I'm sensing that we're starting to get to a dangerous stage of this siege where we're all starting to get on one another's nerves—not the people we're locked in with—everyone.
I'm getting tired of people who've been doing this during coronavirus, had it up to here with people who do that, and as far as people doing the other—I can't even.
And some of you motherfuckers have been on my nerves since long before the coronavirus, and you're finally showing your stripes.
It's a symptom of National Cabin Fever, and we can't give in to it.
For instance, I had to apologize to one of the people who inspired the item below, and rewrite the item in arrears, to make it fairer to its targets.
We're all we've got, people.
Monday, 4:05 p.m.
Am I the only one who's starting to get irritated with people who aren't on social media, and who need to have every update personally delivered to their front porch? Some of got tired of Bernie bros a few years ago, others hate the Trump humpers. Some are too smart for Facebook, others think Mark Zuckerberg is a shit. And some are simply too cool to be on Facebook. Fonzie, for instance, is not on Facebook.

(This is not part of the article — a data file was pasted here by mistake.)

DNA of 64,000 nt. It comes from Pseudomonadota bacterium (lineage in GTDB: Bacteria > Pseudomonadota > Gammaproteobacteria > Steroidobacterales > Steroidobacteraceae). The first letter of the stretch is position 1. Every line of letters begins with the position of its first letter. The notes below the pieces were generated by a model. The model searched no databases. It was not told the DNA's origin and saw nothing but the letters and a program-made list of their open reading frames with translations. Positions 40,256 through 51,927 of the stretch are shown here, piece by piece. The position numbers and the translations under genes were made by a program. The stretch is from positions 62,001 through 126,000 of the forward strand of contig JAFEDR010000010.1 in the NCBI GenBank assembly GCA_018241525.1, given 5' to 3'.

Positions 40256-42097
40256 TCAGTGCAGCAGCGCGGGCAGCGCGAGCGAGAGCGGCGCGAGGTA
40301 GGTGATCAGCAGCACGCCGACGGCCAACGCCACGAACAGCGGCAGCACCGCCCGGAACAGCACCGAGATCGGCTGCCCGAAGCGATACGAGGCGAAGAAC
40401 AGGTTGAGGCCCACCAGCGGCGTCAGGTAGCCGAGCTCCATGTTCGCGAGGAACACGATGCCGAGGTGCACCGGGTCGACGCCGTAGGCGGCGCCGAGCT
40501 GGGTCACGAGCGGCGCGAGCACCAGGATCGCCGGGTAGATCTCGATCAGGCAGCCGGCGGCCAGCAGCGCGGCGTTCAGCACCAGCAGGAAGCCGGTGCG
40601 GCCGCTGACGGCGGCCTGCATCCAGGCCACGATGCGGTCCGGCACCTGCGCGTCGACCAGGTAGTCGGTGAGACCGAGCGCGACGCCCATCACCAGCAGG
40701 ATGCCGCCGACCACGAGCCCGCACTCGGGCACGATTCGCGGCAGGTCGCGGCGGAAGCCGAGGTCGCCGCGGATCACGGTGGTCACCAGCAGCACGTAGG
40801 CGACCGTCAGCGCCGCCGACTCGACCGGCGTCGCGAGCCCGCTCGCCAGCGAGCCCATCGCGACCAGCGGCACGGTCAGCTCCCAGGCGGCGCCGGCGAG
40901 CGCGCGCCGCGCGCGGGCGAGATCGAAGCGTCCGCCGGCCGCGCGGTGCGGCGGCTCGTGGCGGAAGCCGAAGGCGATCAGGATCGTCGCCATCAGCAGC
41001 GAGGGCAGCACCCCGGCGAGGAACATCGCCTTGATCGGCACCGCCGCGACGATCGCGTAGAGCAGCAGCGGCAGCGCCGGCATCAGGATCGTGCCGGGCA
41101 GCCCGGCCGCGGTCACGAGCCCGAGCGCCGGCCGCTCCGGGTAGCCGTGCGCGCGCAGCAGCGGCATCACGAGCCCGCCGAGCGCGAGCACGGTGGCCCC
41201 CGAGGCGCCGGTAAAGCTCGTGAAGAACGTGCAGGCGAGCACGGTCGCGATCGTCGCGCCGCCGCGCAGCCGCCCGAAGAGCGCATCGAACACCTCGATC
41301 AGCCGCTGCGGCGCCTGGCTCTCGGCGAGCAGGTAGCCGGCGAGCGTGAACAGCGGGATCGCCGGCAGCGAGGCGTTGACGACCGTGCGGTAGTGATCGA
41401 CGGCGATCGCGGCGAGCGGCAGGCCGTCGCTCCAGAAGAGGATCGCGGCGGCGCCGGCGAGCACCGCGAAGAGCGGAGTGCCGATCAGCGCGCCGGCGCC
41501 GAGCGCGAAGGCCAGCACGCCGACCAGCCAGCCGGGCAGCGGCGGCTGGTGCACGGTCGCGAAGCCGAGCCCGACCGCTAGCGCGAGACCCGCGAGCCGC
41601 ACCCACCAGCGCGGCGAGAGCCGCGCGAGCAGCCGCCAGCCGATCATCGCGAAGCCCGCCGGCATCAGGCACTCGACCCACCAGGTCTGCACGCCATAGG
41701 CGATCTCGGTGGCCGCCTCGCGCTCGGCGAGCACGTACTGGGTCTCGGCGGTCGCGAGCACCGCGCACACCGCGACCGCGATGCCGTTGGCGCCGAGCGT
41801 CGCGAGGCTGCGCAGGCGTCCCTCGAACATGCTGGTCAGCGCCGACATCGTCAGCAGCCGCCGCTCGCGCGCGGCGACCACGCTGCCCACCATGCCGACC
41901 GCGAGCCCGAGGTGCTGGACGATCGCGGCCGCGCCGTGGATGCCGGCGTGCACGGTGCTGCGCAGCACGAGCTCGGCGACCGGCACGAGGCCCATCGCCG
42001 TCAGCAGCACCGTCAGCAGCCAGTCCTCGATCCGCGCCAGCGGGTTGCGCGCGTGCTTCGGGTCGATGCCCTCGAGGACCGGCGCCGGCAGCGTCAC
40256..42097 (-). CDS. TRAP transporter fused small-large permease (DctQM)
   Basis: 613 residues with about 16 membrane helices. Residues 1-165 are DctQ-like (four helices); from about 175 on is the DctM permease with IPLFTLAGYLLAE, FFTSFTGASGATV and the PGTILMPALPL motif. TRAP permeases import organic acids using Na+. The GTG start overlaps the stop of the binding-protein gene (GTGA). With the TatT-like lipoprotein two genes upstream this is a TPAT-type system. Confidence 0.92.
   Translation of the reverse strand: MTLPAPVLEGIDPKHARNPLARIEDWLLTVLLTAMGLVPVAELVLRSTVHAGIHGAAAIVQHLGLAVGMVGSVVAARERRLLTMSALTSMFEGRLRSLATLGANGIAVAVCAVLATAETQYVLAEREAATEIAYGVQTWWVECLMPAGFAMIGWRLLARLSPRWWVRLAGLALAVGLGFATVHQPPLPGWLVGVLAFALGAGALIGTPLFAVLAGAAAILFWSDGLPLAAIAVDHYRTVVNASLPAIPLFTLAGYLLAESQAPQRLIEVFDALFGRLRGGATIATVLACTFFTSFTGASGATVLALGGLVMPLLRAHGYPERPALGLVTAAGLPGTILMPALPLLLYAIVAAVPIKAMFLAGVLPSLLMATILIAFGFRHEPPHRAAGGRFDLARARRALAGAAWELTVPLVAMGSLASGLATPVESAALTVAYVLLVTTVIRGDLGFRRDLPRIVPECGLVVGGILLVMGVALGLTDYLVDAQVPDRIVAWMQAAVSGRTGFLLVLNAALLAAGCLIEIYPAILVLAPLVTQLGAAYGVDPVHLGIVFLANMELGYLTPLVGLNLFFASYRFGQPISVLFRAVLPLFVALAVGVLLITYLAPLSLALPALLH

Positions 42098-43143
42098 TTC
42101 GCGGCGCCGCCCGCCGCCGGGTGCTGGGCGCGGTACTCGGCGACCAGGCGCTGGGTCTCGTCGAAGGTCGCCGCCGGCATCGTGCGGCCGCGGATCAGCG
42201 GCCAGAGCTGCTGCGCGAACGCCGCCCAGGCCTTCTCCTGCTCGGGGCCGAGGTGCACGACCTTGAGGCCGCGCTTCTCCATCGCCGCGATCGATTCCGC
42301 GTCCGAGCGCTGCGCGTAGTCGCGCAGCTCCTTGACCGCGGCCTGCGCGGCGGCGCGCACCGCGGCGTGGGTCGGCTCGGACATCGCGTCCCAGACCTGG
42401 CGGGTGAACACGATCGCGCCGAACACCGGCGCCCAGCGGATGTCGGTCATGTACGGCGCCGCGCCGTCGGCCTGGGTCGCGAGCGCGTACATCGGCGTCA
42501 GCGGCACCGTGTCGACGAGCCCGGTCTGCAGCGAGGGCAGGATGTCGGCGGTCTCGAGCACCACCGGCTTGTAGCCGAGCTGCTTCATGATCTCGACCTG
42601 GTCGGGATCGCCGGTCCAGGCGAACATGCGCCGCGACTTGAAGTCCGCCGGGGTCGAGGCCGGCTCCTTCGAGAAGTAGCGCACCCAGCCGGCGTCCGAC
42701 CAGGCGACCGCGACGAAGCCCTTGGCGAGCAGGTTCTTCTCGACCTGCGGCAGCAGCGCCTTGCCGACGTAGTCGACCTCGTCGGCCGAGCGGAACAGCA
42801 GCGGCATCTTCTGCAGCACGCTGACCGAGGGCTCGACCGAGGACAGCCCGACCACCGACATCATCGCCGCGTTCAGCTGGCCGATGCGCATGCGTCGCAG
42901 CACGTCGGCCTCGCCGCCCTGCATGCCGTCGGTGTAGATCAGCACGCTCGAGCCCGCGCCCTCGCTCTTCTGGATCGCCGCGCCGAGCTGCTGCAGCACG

I honor all those reasons to avoid Facebook and all other social media.
But many things are changing at this moment.
And one of them is, we're all trying to keep in touch with each other and let each other know we're being vigilant and root for John Prine together and entertain each other every once in awhile and make sure nobody slips under the waves.
For the next month or several, turn off the H.A.M. radio and get with the program.